In 1963, the owners of the Sterick Building added a north parking garage on top of which was a new Holiday Inn with a pool deck. It was the talk of Memphis that summer, but eventually it fell on hard times, as did the Sterick Building a block to the south. But in 2019, the building was renovated as the upscale Hotel Indigo, and the restaurant space, which had last been a location of A & R Bar-B-Que, opened as 3rd and Court Diner , an upscale gourmet take on the classic American diner, owned by the good folks who own Sunrise Memphis. On a Sunday afternoon, the bright white-and-glass ambiance is cheerful, and unlike their sister restaurant, there is generally no wait to get a table or bar seat. The menu, while not as extensive as Sunrise Memphis, does have the same sausage, bacon and eggs, and some different items as well. Food and service were great, and there are flat-screen TVs if you want to watch ball games. The downstairs, which was formerly Memphis Sounds, a jazz, blues and soul lounge, has become simply The Lounge, and features live music on weekends.
Unfortunately, after several positive experiences with 3rd and Court, the owners made a decision to curtail its hours. It is no longer open at night (despite the lounge downstairs being open), and closes at 2 PM. Since Sunrise Memphis closes at 3 PM, that makes both restaurants breakfast and lunch only establishments, and limits my opportunity to get there. Here is hoping that the owners will eventually decide to restore the original hours.
I had agreed to drop off a co-worker at work on my way out of town, so I ended up getting on the road at 5 in the morning. I had intended to grab breakfast at the well-known Blue and White Cafe in Tunica, but I found them closed, as they don’t open until 7 AM, and while there was a breakfast restaurant in Helena, Arkansas, I didn’t know a lot about them. So, after looking on my Yelp app and seeing a place called Jim’s Cafe in Greenville, I decided to head that direction, and at Lula, I got on Highway 1. The morning had been totally dark up until that point, but as I approached the community of Rena Lara in Coahoma County, beams of light began to appear just above the horizon of the flat Delta land. The Great River Road Country Store was open, and I stopped there for a soft drink before continuing down the road. Each mile brought an increase in light to the east. Dark lakes, bayous and swamps were steaming in the winter cold, and the road passed through occasional clouds of dense fog. At Beulah, the sun finally appeared, and I stopped there to take pictures of an old, decrepit general store.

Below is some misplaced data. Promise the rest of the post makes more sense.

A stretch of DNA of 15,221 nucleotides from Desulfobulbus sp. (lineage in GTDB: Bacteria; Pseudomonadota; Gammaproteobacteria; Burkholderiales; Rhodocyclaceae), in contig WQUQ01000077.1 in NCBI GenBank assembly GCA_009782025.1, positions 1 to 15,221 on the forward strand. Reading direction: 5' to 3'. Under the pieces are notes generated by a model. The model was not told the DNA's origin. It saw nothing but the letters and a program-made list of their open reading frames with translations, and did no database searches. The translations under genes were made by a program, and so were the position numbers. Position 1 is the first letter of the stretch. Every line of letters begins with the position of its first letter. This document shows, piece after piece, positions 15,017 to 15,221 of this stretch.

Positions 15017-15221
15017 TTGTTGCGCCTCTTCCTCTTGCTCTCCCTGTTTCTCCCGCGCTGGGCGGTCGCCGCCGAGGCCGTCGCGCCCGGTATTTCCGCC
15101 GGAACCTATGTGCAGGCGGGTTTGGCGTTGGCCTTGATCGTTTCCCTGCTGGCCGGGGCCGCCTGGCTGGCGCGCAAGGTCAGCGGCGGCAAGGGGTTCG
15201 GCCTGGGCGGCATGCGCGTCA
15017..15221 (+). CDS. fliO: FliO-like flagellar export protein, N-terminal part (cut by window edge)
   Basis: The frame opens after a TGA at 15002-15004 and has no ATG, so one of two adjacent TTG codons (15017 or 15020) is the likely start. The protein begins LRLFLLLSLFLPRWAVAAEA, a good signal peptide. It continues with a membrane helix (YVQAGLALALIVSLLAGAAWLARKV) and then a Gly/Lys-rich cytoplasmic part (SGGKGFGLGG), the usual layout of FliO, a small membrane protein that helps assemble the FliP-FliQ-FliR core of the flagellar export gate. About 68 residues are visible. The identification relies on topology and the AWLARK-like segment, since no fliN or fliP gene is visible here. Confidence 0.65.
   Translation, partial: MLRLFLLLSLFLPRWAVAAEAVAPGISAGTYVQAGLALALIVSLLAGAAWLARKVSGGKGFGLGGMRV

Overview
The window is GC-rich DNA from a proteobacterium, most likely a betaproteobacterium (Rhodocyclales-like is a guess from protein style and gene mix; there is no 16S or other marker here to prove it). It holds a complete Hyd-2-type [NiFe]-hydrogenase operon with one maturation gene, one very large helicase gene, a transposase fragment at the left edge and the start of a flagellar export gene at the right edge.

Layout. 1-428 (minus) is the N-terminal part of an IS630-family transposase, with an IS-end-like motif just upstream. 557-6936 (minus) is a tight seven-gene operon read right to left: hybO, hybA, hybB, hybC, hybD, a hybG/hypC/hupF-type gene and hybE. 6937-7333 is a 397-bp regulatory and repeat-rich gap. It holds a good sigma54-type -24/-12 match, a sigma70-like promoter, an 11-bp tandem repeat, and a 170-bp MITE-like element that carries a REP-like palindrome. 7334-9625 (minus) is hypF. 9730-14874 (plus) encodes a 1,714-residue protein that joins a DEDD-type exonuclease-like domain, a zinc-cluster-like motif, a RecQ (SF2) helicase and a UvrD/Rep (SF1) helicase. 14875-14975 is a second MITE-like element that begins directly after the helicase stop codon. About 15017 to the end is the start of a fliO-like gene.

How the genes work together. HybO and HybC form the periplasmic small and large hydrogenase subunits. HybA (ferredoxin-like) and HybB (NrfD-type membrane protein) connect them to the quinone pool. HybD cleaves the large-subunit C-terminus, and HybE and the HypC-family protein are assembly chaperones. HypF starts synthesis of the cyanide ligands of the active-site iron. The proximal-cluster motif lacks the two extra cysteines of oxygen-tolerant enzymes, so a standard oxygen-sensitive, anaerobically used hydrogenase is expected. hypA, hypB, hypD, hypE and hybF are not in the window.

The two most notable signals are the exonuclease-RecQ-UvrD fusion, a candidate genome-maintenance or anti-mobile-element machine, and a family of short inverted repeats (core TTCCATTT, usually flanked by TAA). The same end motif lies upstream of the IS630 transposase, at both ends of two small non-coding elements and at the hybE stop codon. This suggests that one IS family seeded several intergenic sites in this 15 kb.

When I finally reached Greenville, I came upon Nelson Street, which had a different look than when Sherena Boyce and I had seen it a few years ago. This street had of course been the Main Street for Blacks in the Delta, serving a similar role in Greenville as Beale Street had in Memphis or Farish Street in Jackson. While the redevelopment of such streets in bigger cities have become political briarpatches, in Greenville, nobody has ever really discussed redevelopment of Nelson Street in any normal sense of the term. The Flowing Fountain, its most famous blues club, had burned several years ago, and although a building was rebuilt on the site, it remains closed. Several other sports bars, clubs and cafes remain, all seemingly intended to serve the residents of the nearby neighborhoods. No tourists venture to Nelson Street anymore except to go to Doe’s Eat Place.
Downtown Greenville shocks these days by its emptiness. There were hardly any cars at all, and free parking still does not attract shoppers or visitors to the area. An old Elks Lodge on Washington Avenue was collapsing, despite its obvious historical value. It had been surrounded by a fence to protect passersby and nearby buildings. Jim’s Cafe was in the next to last block before Lake Ferguson, and was relatively crowded. Some men with northern accents were sitting at a table talking about the upcoming elections. I could not tell if they were reporters or political consultants for one of the candidates. Jim’s specializes in breakfast, and I was not disappointed. It is of course not a fancy place, but my bacon, cheese and mushroom omelette was delicious, and they gave me so many hashbrowns that they had to use a second plate for them! The biscuits were great as well.